Bacon! Plus, a blue sky. Being able to go outside will make me jump out of bed in the morning, too. But, knowing I have a pop-up dinner and it's another chance to cook is what really makes me spring out of bed.
Tell us more about the paisley notebook, for those of us who don't know anything about it.
After selling Poppadoms, I went traveling for 7.5 months, and I wrote about how food connects us and started a food memory project. I learned so much during my travels and to be honest, I don't think I've ever learned as much as during that time. My travels taught me that it's never a bad thing to invest in yourself, even if it means using every penny you have. I calculated I was due 6 months of holiday for 6 years of restaurant life. This was time for me to do something for me, heal, and remember what it's like to really live life and learn. I went to farmers' markets, bought ingredients, and then fed people I met for free. So, I decided to take the negative factors of restaurant life (the long hours, lack of staff, pay etc) and focus on why we cook in the first place. It's those stories that shape my dinners.
The Paisley Notebook is a pop-up dinner platform that is based on edible storytelling. Basically, I like to craft memories by serving up intimate dining experiences with restaurant quality locally sourced Okanagan produce in unexpected places (mainly on organic farms across the Okanagan and without a kitchen — I make my life as challenging as I can!). My food is proudly Indo-Okanagan. The Paisley Notebook is firstly a community building project with communal long table dinners that add the value back into food, and through my 'Sourced' pop up series, I'm trying to bring people closer to their food source, as well as the people growing, raising, or cooking their food.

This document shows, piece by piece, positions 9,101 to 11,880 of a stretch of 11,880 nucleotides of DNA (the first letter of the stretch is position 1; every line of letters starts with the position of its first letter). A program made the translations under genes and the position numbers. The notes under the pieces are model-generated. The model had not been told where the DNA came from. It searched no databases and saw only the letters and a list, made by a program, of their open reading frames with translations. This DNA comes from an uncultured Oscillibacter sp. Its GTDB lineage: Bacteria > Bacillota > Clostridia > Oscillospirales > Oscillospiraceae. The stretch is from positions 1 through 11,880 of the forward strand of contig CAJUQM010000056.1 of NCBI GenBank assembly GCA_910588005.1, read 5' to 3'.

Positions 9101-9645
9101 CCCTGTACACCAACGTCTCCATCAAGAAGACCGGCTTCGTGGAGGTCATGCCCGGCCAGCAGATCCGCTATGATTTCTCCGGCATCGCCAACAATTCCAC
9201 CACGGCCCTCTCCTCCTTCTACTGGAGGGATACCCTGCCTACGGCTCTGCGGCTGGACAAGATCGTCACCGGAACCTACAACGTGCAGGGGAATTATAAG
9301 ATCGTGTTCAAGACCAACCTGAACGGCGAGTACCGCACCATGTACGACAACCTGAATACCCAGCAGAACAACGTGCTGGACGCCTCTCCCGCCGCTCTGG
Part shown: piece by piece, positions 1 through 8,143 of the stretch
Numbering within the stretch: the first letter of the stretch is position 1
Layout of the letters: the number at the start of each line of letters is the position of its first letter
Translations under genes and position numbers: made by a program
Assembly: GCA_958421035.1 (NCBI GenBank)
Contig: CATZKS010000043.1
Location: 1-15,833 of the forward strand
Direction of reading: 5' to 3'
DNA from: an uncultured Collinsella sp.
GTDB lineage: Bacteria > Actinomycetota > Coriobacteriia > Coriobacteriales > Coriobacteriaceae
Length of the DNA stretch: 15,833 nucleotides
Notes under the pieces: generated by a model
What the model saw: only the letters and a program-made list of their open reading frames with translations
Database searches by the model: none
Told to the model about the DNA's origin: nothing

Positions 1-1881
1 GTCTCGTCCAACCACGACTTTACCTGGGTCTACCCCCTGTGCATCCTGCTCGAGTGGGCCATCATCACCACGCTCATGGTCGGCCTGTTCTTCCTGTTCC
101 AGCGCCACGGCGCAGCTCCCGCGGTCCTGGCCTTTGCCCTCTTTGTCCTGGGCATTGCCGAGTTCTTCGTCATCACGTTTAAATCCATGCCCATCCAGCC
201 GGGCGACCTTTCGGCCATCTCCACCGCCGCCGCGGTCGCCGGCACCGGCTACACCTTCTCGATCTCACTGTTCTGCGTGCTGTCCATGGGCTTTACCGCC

Food truly connects people and builds a community, and that's what I try to do with The Paisley Notebook. I want to make people think, surprise people, and educate — I don't think there's a better way to do that than food. I love how awkward people are at the start of a communal long table dinner. Then, when the first course comes out along with a little alcohol, the magic of food happens. I deliberately cook up 4-courses because people have to clear their entire evening for an edible night of storytelling — in a way it's my superhero powers because, in a sense, I stop time.
A surprise 4-course menu is created (taking into consideration allergies and vegetarians) to highlight the host farm and throughout the night my guests and I take this edible adventure together. I buy directly from the source, utilizing the farmers’ market in Kelowna, or picking produce with my farmers, I’ve even processed chickens at Sterling Springs Chicken to get a deeper understanding of their business and the economic impact of a family-run business choosing to do things the right (but harder) way. The menu is written the week of the event, because if our farmers have to deal with Mother Nature, so do I. Celebrating imperfections is key. And now I get hugged at the end of every dinner, which is so special. Food is just an easy way to make people smile.
I also host collaborative dinners with my friends with The Paisley Notebook not only paying for the food cost, but each Chef gets paid for their time and effort. This way you have better quality events, the people cooking the food are happy, and it's just the right thing to do, especially if something is 'for-profit'. I'm hoping event planners will do the right thing and hopefully, things will change within the industry - we get asked for a lot of free things.
What advice would you give other dreamers who are currently pursuing their dreams?
Believe in yourself and what you're doing.
My thinking is when we see the similarities in one another, it's easier to accept people's differences. People I've met in my travels inspire me the most as a cook. When I was creating the food memory project, things started to feel easy because I was doing what I love — I was traveling, learning about the world through food and feeding people.